Ryan Murphy: 'Pose' Golden Globe Nominee Billy Porter Had No Idea He Was the Lead

The prolific creator spoke over the weekend at a GQ event in which he reiterated his priority on centering shows on characters often relegated to the "sidekick," including his upcoming "feminist horror story" with Sarah Paulson.
Matt Winkelmeyer/Getty Images for GQ
Ryan Murphy at a GQ Live panel on Saturday.

Ryan Murphy has made a career out of representing marginalized characters on television, including his newly minted Golden Globe-nominated FX drama Pose. The drama, about 1980s ball culture in New York, landed the first-ever Golden Globe nomination for star (and Tony winner) Billy Porter, who, Murphy revealed, didn't realize he was the male lead of Pose until the third episode.

Murphy used a GQ Live panel Saturday to reveal the moment Porter realized Pose was about marginalized characters and individuals like the openly gay Porter as well as the joy the prolific creator gets from spotlighting "underdogs."

"[Porter] came to me and he said, 'I have to ask you a question.' And I said, 'What?' And he goes, 'Am I the male lead energy of the show?' I said, 'You are.' He said, 'You're kidding. I'm supporting right?' I'm like, 'No you are the male lead of the show,'" Murphy said. "Billy is of our generation and has never had the opportunity. And I really related to that."
Murphy, whose credits include breakout hits and awards favorites including Glee and anthology American Crime Story, noted he has always been interested in writing stories that take a "marginalized" character who, in another era, would have been "the gay best friend or plucky trans character, a sidekick, and saying to them, 'The show's about you.'"

Murphy, who is openly gay and moved from Indiana to New York in 1987, said he is closest to the groundbreaking drama that features TV's largest trans cast in series regular roles because of its message. He revealed it took years — and the painful rejection of his 2008 FX pilot Pretty/Handsome — about a man (played by Joseph Fiennes) who tells his family he's transgender — in order to have enough "juice" in his career for executives to trust him with Pose. The FX drama, which he co-created alongside Steven Canals, became the first TV series with a mostly trans cast to be nominated in any category at the Golden Globes.

"That's what the great joy of that show is for me; that I'm in a position where I can help push those voices to a forefront of the cultural conversation," Murphy said. "I was a marginalized person who somehow drifted into the center and became the establishment sneakily."

Characters on Pose — and before that, LGBTQ favorites like Kurt (Chris Colfer), Blaine (Darren Criss) and Santana (Naya Rivera) on his 2009 Fox smash Glee — were made possible by a new generation of diverse executives after those "who were very dug in about sexuality and morality either retired or died." (Murphy describes that group as "white, straight and 55, wearing a Cosby sweater.")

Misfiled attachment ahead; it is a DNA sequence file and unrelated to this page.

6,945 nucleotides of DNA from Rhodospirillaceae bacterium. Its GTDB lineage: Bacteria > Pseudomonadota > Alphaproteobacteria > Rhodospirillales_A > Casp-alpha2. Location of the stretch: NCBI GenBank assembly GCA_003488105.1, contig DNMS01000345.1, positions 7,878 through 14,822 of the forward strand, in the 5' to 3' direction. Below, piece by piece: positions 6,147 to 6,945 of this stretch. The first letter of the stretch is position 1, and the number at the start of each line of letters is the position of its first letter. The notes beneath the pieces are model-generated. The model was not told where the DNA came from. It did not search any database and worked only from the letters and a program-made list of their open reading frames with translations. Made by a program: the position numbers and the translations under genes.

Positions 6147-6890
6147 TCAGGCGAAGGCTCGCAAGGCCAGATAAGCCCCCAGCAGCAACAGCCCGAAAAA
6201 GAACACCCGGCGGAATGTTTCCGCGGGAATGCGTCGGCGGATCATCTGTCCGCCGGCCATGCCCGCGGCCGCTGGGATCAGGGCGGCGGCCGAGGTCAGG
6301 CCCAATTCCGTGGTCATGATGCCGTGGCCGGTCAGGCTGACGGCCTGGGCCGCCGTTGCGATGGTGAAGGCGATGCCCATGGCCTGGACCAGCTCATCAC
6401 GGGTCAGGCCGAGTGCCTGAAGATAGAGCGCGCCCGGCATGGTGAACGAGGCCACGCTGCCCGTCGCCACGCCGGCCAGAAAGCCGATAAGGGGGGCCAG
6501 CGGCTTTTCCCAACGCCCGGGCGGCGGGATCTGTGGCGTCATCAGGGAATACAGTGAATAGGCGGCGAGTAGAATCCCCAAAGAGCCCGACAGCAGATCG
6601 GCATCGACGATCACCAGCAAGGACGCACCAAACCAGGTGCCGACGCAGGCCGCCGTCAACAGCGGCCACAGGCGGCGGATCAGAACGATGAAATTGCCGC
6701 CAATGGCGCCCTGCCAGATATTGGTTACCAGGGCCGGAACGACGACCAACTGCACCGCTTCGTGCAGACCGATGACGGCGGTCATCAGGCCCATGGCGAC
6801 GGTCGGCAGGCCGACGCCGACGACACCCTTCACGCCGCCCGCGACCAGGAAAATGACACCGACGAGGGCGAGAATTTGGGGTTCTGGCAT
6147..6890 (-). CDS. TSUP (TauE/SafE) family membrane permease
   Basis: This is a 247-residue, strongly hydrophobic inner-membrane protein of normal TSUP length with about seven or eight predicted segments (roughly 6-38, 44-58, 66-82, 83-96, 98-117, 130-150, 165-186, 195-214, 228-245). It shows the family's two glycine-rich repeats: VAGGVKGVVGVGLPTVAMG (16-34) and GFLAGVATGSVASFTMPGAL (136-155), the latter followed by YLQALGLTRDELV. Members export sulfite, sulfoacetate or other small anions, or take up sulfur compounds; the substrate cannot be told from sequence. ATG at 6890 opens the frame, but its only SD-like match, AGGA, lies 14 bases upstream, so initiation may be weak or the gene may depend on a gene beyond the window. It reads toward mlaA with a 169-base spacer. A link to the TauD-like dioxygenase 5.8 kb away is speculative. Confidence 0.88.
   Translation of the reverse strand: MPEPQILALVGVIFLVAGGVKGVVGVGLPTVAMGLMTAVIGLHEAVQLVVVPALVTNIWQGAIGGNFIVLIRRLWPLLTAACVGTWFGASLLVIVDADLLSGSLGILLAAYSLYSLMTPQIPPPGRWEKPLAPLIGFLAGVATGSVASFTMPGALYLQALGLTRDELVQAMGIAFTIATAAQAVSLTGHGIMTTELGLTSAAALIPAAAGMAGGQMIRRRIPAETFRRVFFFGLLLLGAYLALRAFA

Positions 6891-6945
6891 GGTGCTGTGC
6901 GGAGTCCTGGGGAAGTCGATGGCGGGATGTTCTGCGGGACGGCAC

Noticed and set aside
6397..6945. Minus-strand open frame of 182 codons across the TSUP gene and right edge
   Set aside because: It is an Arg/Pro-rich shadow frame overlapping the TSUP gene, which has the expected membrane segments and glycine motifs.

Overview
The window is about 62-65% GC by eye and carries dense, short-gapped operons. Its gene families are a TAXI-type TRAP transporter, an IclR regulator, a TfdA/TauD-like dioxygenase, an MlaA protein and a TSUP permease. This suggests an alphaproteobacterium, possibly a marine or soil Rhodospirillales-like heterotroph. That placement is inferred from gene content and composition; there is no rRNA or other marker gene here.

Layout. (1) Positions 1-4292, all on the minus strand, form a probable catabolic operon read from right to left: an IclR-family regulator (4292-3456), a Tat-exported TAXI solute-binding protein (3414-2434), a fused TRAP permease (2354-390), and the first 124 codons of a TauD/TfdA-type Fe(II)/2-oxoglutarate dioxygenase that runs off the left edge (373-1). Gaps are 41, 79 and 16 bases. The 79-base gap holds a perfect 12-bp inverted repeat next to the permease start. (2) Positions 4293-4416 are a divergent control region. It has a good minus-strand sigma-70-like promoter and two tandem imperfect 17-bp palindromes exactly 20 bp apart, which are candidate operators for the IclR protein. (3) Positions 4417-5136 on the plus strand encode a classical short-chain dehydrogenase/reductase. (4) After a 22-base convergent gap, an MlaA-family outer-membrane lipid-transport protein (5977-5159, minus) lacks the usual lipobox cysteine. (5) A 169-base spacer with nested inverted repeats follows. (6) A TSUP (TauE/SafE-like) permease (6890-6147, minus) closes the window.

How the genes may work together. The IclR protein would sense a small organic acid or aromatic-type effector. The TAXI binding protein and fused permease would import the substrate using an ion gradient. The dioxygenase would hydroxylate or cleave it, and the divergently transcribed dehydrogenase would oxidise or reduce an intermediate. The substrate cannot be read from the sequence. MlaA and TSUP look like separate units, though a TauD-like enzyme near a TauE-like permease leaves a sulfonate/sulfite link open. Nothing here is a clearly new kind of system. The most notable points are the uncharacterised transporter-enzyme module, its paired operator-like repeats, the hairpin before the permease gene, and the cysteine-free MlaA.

He revealed that one executive told him having gay characters was a bad idea and proceeded to mock Murphy's voice in a meeting. That conditioned him to have to fight for marginalized characters. But that all changed when a new group of creative executives asked to see more of a gay character.

"I had never changed, but the executives changed," Murphy said of the Glee era (he produced the first 13 episodes of Glee before it premiered, believing the musical dramedy would not move forward). "It's radically changed in the past decade."

He added the most devastating thing is "wasted potential," which has led him to cast older actresses in his projects, including Sarah Paulson, Joan Collins, Kathy Bates and Jessica Lange in FX's American Horror Story. He's reteaming with American Horror Story and American Crime Story Emmy winner Paulson on Netflix's two season, 18-episode origin story of Nurse Ratched from One Flew Over the Cuckoo's Nest. "She's one of the great villains. She's like a female [Hannibal] Lecter" and — like many of his characters — "very misunderstood," Murphy said of his forthcoming series. "It's sort of a feminist horror story that a lot of women are involved with. So, I keep waiting for them to tell me when something's too much."

Ultimately, Murphy said he seeks stories that move him, citing one of his favorite films of the year: The Favourite, starring Olivia Colman, Rachel Weisz and Emma Stone.

"In the first 10 minutes you've got powdered wigs, queens with gout, 17 rabbits in gilded cages and Emma Stone. That's a lot. So, made for me," Murphy said of the movie that made him "constantly be dazzled." He appreciated the combination of "weird things" like macarons and rabbits. "I'm really extra," Murphy laughed, saying his upcoming Nurse Ratched story is "incredibly extra" as well.